Jesus tells the disciples and us something important about "where" he is going. "To the Father" is perhaps a relationship, not a place. These many dwelling places reveal to us not changes in geography, but changes of heart. It is an ongoing thing, because it has already been done for us in some sense, and remains a future hope as well. Understandably, the disciples are uncertain about how to get where he is going. Jesus assures them that he himself is the way, hodos. In Greek, as in English, the word can mean path or road or can be used to mean way of life or practice. In this sense of passage, our journey with Jesus, spiritual and otherwise, is affirmed. Life with him is not a destination or an accomplishment—or a victory won—as much as it is a way of being and becoming.

A transformation happens. A change of heart from troubled to peace-filled embraces those disciples as they learn along their way that Jesus has come with them, and goes ahead to prepare a place. A destination like this changes everything. Companionship like this changes everything.

As a very young child I went every year with my family to Camp Wesley Methodist Church Camp in Ohio. On one weekend, we would reserve the whole camp for our church. Some folks would stay in cabins, but most of the families had tents or pop-up campers. I remember these trips fondly. We swam in the lake, sang, and ate together. In the evenings there would be a big bonfire with marshmallows for toasting. A couple of the fathers would go ahead of time to stack up the wood and find some marshmallow toasting sticks. They would get the fire going, then the rest of us would come. It was usually dark by the time we went to the bonfire, a trek down a steep hill and up another through the woods. Of course, the teenage boys in the back of the group did not help. They made scary noises and jumped out from behind trees. I remember terror. My best friend and I held hands and hoped for the best. One time we got lost and took so long that dad had to come find us. We had turned the wrong way and were going toward the lake and away from the bonfire hill. When we got close enough we could hear the others singing and see the fire. We made it. After that year, we knew the way. We never got lost again. Now looking back, those nighttime walks through the woods, listening for the hymns and looking for the firelight, are some of my favorite memories. The fear and uncertainty was gone, but we still held hands.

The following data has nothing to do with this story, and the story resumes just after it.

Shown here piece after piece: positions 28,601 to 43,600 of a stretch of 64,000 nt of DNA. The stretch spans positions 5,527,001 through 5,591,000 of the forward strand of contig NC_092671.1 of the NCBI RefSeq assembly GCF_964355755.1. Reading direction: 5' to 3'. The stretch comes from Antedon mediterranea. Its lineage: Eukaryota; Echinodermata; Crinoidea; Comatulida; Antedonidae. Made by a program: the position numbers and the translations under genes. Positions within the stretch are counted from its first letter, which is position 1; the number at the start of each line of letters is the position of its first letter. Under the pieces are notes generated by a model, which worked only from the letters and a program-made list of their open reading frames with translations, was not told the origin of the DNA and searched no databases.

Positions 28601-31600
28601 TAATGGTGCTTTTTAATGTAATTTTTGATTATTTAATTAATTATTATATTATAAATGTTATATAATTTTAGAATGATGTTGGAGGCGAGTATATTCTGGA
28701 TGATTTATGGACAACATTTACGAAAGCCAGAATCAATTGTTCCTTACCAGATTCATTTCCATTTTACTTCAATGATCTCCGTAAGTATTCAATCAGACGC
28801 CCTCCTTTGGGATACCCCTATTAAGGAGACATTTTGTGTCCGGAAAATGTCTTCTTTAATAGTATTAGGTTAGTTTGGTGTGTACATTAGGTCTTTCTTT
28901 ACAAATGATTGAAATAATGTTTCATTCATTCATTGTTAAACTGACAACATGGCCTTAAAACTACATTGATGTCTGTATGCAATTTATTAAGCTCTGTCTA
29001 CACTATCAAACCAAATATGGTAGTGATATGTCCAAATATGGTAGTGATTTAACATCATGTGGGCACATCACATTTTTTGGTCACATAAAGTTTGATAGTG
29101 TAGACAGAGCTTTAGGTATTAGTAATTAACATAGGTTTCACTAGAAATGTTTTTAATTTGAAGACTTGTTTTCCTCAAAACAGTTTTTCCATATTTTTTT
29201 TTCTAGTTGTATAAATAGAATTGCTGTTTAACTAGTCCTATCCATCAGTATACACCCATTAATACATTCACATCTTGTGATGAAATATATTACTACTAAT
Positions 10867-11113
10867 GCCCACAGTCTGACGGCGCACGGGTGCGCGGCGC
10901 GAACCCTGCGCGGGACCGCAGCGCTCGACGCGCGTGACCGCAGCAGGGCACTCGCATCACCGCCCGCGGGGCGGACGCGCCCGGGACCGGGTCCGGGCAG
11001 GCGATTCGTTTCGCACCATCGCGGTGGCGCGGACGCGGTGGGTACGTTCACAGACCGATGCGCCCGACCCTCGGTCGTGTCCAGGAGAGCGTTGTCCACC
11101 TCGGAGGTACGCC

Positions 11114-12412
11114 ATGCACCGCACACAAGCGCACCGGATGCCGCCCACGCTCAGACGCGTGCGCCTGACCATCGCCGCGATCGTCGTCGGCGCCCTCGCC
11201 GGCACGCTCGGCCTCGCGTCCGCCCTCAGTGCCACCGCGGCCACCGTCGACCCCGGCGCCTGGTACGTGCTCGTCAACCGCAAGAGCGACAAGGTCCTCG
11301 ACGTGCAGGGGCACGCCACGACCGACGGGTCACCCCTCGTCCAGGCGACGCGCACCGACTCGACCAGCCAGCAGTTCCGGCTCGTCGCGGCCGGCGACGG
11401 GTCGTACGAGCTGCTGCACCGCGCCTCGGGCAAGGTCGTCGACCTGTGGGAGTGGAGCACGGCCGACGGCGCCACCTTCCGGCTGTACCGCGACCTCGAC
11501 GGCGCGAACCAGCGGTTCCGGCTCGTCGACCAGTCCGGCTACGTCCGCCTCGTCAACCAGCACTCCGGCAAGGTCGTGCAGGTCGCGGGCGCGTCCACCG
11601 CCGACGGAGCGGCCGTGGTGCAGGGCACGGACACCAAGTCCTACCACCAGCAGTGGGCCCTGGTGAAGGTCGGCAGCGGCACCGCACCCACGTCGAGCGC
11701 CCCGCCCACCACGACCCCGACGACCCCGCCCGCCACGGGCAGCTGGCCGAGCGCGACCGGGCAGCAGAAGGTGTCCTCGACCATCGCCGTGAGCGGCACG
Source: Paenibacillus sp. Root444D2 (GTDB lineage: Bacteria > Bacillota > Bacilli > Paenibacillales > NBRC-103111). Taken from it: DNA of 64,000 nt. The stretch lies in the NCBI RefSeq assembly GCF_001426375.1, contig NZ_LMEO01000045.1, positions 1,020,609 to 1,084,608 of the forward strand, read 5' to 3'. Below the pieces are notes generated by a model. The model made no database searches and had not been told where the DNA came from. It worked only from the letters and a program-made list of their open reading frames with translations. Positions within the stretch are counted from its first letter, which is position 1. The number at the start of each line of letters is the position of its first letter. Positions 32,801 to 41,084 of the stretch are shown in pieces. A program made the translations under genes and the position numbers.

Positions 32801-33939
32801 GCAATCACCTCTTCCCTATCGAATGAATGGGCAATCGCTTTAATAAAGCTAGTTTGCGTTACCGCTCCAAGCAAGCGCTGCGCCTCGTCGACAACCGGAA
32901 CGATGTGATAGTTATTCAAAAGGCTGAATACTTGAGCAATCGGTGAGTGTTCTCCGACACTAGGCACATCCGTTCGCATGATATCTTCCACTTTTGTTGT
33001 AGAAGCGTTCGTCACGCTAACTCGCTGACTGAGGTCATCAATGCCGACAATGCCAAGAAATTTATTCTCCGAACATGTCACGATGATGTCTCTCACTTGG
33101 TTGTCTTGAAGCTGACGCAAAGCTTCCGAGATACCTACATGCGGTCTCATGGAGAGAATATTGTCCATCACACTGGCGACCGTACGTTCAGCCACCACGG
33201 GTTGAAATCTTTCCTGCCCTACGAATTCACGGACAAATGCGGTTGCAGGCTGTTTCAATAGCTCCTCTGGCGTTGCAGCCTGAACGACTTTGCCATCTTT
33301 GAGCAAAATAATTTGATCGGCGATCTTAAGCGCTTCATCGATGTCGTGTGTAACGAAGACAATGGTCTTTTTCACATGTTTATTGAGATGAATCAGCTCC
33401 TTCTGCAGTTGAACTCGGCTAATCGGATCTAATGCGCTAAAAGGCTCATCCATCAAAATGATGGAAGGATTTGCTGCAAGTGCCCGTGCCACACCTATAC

Home becomes a moveable feast. Even on those nights when we cannot fully trust ourselves or one another, there is a place prepared. And that makes all the difference in the dark.